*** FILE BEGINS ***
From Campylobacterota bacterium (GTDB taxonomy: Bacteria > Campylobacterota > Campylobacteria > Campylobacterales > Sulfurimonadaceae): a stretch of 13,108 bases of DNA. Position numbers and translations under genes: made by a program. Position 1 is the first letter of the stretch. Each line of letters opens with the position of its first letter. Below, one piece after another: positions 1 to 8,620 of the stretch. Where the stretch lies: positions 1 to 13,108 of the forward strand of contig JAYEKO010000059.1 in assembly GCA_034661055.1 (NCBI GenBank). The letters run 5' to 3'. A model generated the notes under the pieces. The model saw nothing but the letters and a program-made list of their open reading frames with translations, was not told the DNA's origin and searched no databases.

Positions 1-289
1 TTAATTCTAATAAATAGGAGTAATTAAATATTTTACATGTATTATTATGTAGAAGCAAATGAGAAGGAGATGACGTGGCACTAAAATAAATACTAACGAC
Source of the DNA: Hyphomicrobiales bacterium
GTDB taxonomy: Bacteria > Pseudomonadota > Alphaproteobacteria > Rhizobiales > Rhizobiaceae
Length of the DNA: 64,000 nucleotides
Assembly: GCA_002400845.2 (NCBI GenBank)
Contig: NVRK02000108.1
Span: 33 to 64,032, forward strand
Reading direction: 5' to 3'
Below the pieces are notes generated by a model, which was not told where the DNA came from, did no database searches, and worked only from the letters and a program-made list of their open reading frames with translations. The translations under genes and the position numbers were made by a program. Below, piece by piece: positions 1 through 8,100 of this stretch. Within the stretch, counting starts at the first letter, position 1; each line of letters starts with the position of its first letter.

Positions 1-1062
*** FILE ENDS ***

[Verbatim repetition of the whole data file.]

From Campylobacterota bacterium (GTDB taxonomy: Bacteria > Campylobacterota > Campylobacteria > Campylobacterales > Sulfurimonadaceae): a stretch of 13,108 bases of DNA. Position numbers and translations under genes: made by a program. Position 1 is the first letter of the stretch. Each line of letters opens with the position of its first letter. Below, one piece after another: positions 1 to 8,620 of the stretch. Where the stretch lies: positions 1 to 13,108 of the forward strand of contig JAYEKO010000059.1 in assembly GCA_034661055.1 (NCBI GenBank). The letters run 5' to 3'. A model generated the notes under the pieces. The model saw nothing but the letters and a program-made list of their open reading frames with translations, was not told the DNA's origin and searched no databases.

Positions 1-289
1 TTAATTCTAATAAATAGGAGTAATTAAATATTTTACATGTATTATTATGTAGAAGCAAATGAGAAGGAGATGACGTGGCACTAAAATAAATACTAACGAC
Source of the DNA: Hyphomicrobiales bacterium
GTDB taxonomy: Bacteria > Pseudomonadota > Alphaproteobacteria > Rhizobiales > Rhizobiaceae
Length of the DNA: 64,000 nucleotides
Assembly: GCA_002400845.2 (NCBI GenBank)
Contig: NVRK02000108.1
Span: 33 to 64,032, forward strand
Reading direction: 5' to 3'
Below the pieces are notes generated by a model, which was not told where the DNA came from, did no database searches, and worked only from the letters and a program-made list of their open reading frames with translations. The translations under genes and the position numbers were made by a program. Below, piece by piece: positions 1 through 8,100 of this stretch. Within the stretch, counting starts at the first letter, position 1; each line of letters starts with the position of its first letter.

Positions 1-1062